When three executives from companies in the meat and poultry supply chain participated in a panel discussion at the National Institute for Animal Agriculture (NIAA) Antibiotics Symposium, one might say they were in the hot seat – a high pressure situation in which a great deal of attention and scrutiny is focused on a person or an organization.

The issue of antibiotic usage in food production animals is emotionally charged and highly contentious, and in it these executives' companies have a lot at stake.

And while the NIAA symposium is designed to encourage dialogue and mutual understanding among diverse and competing interests in the debate over antibiotics and antimicrobial resistance, the scrutiny and pressure was on as the panelists made presentations and then answered questions for 45 minutes.

To the credit of the meat and poultry supply chain panelists, they made the case for balance in governmental regulation and industry practices and embraced the opportunity for transparency and engagement.

For a more complete story on the panel discussion, see the article "Poultry supply chain discusses antibiotics, consumer trust."

One focus was the need for transparency on the part of meat and poultry producers. But, Mike Morris of Yum Brands turned that focus inside out with the following comments:

“Transparency means more than just the issues that are popular with the meat and poultry industry’s critics. How few people in this country understand the absolute miracle that is modern agriculture! How many people understand the millions of acres saved every year because of the technology of concentrated animal feeding operations and all of the advances? How many people appreciate the dramatic reduction in the requirements for water? Modern agriculture is an absolute miracle from which every technological advance in the western world has grown. Few people know this. That’s a frustration because transparency only seems to be those practices about which the critic wants to shed light upon. I agree that we need to shed light and explain why we do things the way that we do. Transparency the other way is to help people understand the value of these technologies and modern food production. I would love to see it go both ways.”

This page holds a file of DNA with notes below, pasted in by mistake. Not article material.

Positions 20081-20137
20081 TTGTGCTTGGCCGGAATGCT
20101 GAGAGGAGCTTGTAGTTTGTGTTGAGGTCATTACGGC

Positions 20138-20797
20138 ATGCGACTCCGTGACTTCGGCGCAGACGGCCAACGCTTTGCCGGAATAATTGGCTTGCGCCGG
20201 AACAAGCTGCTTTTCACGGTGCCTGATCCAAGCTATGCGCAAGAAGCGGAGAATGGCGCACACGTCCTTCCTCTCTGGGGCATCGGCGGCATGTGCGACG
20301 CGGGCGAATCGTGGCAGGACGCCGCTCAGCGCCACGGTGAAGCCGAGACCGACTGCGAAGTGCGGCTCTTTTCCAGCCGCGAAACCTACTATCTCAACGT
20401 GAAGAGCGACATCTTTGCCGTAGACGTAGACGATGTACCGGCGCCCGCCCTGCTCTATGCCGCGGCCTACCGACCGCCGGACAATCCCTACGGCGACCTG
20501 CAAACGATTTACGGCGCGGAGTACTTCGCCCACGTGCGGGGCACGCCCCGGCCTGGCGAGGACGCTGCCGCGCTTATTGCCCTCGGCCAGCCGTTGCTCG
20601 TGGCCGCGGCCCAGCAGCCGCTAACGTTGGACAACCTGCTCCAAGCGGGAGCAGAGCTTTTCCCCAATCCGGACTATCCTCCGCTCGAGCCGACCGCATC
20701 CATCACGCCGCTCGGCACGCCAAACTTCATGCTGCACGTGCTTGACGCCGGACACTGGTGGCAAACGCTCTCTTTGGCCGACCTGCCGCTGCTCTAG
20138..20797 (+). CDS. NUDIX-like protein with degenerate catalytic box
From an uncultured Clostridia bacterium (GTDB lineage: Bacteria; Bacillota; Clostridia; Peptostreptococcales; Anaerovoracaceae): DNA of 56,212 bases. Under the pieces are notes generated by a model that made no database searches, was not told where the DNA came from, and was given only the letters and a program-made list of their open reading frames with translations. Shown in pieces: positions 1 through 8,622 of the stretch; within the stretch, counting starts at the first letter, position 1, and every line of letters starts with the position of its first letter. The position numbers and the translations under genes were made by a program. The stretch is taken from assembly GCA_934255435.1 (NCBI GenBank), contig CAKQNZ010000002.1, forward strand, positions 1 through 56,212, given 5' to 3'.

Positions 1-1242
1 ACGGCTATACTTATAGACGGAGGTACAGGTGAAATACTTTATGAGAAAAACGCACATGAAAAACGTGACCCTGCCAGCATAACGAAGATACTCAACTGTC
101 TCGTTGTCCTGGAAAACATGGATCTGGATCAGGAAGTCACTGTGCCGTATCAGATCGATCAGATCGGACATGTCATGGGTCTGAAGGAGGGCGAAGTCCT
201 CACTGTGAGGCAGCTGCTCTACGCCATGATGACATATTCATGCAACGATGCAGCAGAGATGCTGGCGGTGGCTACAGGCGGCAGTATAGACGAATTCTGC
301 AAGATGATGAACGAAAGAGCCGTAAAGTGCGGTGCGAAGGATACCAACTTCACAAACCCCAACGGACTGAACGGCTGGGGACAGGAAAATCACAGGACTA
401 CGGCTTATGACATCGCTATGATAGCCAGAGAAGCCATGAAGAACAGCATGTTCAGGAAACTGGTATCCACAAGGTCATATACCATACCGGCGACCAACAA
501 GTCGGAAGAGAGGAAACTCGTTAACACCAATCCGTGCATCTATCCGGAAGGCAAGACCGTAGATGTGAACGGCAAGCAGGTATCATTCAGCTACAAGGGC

The NIAA Antibiotics Symposium, which occurs annually, provides a unique and valuable forum for this kind of transparency and engagement.